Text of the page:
Survival Kitchen Tips–Food Storage on a Budget

While I’d like to encourage everyone to buy a year’s supply of freeze dried food, I’m aware that’s not possible for many people these days. So let’s talk about food storage on a budget.

Of course, you can always buy individual cans or containers of food from companies featured on the Food Storage & Preserving page in the Prep Mart. I recommend doing so because you can get food that will keep longer as well as offer variety.

First, consider what survival scenario you anticipate. What’s the most immediate concern? Job layoff? Hurricane? Earthquake? How long might you need to function independently of businesses and public services we normally take for granted?

Don’t worry about guessing the wrong scenario. Anything you do is better than doing nothing. The key is to take baby steps and begin now.

Plan to have at least a week’s worth of food on hand for you and those in your household. You can set aside as little as $10 a week for building your storage food supply. Even $5 a week is a start.

Get foods you’re familiar with and will use. Keep a few favorite simple recipes on file. Then make a list of canned items as well as items that don’t require refrigeration.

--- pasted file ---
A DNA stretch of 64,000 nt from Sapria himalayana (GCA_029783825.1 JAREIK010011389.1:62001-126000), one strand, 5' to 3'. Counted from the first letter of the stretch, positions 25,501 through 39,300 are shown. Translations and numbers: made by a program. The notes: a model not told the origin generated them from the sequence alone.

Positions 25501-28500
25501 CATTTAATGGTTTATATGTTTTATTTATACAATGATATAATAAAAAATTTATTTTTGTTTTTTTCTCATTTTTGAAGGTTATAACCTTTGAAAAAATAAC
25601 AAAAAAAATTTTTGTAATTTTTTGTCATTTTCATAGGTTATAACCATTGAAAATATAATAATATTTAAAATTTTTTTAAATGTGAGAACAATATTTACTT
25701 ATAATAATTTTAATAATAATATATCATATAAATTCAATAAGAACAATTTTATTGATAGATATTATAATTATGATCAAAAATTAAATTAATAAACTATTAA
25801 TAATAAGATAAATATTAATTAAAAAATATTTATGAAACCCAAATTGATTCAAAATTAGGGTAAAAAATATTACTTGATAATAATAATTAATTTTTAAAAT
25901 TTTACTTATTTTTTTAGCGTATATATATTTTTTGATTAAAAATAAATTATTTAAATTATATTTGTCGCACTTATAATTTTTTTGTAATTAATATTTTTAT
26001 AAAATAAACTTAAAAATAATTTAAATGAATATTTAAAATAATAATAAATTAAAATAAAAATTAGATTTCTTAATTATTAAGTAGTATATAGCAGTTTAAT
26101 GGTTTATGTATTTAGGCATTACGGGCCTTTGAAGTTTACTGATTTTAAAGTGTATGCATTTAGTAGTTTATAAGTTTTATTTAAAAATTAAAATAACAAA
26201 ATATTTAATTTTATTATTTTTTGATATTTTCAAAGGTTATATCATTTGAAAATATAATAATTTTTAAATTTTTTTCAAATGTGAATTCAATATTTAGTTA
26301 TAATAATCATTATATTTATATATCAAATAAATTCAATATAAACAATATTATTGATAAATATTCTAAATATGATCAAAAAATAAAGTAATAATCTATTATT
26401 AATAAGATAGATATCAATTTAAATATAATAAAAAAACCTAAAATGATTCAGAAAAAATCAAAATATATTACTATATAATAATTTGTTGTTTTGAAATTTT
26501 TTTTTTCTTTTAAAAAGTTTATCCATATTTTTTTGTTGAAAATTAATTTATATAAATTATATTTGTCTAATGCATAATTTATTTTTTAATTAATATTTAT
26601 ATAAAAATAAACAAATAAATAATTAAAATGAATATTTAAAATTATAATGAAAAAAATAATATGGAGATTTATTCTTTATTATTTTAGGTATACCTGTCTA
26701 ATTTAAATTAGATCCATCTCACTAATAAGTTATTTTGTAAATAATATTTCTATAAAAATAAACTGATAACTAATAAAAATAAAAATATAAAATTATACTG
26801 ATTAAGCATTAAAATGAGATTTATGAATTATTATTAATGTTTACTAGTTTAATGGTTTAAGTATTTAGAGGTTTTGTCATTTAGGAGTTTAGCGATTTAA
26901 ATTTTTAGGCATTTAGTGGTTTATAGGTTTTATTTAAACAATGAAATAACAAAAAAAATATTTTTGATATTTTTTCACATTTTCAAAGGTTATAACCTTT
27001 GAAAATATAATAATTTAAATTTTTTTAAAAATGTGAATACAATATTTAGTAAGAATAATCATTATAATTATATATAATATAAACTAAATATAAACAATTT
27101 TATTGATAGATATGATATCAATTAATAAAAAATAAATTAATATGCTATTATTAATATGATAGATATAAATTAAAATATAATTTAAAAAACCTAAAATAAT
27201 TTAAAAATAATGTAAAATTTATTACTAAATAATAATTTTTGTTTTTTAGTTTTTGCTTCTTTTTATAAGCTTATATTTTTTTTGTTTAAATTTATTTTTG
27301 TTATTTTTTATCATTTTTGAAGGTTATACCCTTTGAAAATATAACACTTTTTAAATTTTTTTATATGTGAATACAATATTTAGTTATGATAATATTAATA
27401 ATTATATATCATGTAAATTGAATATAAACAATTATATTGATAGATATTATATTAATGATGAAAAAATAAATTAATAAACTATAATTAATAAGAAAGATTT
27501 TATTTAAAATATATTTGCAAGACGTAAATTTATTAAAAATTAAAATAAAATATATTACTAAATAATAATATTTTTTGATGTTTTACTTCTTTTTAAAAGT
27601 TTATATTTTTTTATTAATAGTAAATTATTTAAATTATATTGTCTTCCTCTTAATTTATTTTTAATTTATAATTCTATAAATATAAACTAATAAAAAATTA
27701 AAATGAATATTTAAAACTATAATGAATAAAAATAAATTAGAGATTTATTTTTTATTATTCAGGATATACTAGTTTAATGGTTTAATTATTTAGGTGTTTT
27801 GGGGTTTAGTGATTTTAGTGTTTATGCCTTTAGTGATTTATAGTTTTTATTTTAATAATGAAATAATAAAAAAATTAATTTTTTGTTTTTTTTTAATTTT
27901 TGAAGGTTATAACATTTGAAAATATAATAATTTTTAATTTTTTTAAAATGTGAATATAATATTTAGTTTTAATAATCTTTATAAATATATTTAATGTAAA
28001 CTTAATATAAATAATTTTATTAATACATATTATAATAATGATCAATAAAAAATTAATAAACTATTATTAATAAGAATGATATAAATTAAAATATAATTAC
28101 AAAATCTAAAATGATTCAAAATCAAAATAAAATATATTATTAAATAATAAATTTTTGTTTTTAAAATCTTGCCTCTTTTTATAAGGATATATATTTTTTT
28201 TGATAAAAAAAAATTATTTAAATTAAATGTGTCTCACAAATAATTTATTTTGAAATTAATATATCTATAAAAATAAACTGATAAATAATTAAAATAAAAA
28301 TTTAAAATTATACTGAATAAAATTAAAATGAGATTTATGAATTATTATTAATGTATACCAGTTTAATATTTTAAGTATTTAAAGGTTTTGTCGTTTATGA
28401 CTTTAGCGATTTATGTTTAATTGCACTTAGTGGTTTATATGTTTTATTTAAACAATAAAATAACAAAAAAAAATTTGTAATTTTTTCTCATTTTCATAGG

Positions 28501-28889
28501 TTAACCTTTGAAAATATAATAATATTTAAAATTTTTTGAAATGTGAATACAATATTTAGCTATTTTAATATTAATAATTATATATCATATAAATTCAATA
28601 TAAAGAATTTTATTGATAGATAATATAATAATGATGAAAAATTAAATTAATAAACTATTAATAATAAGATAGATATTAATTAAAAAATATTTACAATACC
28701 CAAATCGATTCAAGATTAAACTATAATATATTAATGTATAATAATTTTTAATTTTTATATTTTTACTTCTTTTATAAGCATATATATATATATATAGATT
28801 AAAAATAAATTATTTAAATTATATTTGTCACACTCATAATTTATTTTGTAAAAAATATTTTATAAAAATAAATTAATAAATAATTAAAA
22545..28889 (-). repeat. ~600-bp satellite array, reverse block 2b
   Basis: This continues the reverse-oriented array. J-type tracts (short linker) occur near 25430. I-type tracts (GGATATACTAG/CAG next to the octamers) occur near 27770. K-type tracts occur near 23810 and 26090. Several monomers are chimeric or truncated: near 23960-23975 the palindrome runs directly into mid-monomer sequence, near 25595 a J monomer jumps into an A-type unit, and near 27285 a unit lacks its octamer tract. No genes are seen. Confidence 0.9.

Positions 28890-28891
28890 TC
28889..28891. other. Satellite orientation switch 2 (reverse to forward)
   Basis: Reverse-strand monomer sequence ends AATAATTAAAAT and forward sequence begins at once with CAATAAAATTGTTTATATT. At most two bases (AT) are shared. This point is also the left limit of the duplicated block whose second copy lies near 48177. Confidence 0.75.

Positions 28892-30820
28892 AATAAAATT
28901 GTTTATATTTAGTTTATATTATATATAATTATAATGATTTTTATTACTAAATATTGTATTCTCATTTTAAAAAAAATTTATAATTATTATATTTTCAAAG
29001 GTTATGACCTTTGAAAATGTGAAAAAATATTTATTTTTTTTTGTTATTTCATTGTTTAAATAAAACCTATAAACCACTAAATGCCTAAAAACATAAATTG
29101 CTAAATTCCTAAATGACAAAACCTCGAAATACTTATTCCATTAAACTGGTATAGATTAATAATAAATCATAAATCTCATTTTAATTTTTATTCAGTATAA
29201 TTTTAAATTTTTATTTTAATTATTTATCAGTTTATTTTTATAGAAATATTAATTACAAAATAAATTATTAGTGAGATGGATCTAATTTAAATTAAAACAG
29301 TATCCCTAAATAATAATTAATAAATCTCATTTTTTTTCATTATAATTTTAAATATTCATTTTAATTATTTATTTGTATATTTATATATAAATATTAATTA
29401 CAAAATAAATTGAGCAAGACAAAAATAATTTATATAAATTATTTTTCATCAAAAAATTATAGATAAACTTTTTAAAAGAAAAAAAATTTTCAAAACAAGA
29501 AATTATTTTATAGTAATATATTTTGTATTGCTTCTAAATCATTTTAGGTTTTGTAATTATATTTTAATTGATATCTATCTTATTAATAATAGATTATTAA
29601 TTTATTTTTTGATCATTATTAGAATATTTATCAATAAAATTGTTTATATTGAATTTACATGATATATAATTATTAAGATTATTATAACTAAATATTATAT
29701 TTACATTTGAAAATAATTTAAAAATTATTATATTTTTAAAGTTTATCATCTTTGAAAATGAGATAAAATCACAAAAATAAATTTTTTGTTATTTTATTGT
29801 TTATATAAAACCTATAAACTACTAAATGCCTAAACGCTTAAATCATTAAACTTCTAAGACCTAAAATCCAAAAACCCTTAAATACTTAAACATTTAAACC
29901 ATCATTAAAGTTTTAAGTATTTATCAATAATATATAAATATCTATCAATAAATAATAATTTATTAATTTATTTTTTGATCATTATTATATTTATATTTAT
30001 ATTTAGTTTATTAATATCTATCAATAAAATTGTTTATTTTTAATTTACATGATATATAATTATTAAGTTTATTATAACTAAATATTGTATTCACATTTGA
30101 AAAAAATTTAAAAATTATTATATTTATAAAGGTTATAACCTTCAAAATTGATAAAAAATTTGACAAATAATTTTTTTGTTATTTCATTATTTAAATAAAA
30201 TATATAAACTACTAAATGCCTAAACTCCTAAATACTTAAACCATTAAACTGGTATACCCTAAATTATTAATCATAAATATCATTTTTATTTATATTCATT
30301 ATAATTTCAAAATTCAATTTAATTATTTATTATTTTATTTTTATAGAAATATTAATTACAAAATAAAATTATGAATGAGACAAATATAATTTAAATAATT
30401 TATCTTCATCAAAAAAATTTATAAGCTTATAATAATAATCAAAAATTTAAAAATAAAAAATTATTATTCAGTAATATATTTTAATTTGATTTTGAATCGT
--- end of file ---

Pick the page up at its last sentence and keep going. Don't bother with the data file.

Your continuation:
Of course, having dry beans and pasta is always a good idea. But don’t feel like your whole pantry has to be full of them.

Since much of what you’ll buy may be in cans, be sure to have a manual can opener with your survival kitchen supplies.

When planning meals, remember you won’t likely have access to a microwave oven or electric stove. Consider how you’ll heat what you eat or be prepared to eat meals cold. Do you have any sort of portable camp stove or solar cooker?

Wal-Mart sells large, stackable plastic containers, so you can use those for storing food and kitchen supplies.

Expect canned foods to keep about a year. Be sure to label and date the containers, or place a sheet of paper with this information inside the containers. That way you’ll know when it’s time to start using up the contents and replacing it with new purchases.

When storing food on shelves, put new purchases in the back so you’ll use older items first.

Food storage doesn’t have to be a budget breaker, but it is an essential part of your strategy for survival.

Other Resources

Save money when you buy groceries. Check out Groceries On A Dime from Living On A Dime.

Author: John Wesley Smith

John Wesley Smith writes and podcasts from his home in Central Missouri. His goal is to help preppers as he continues along his own preparedness journey.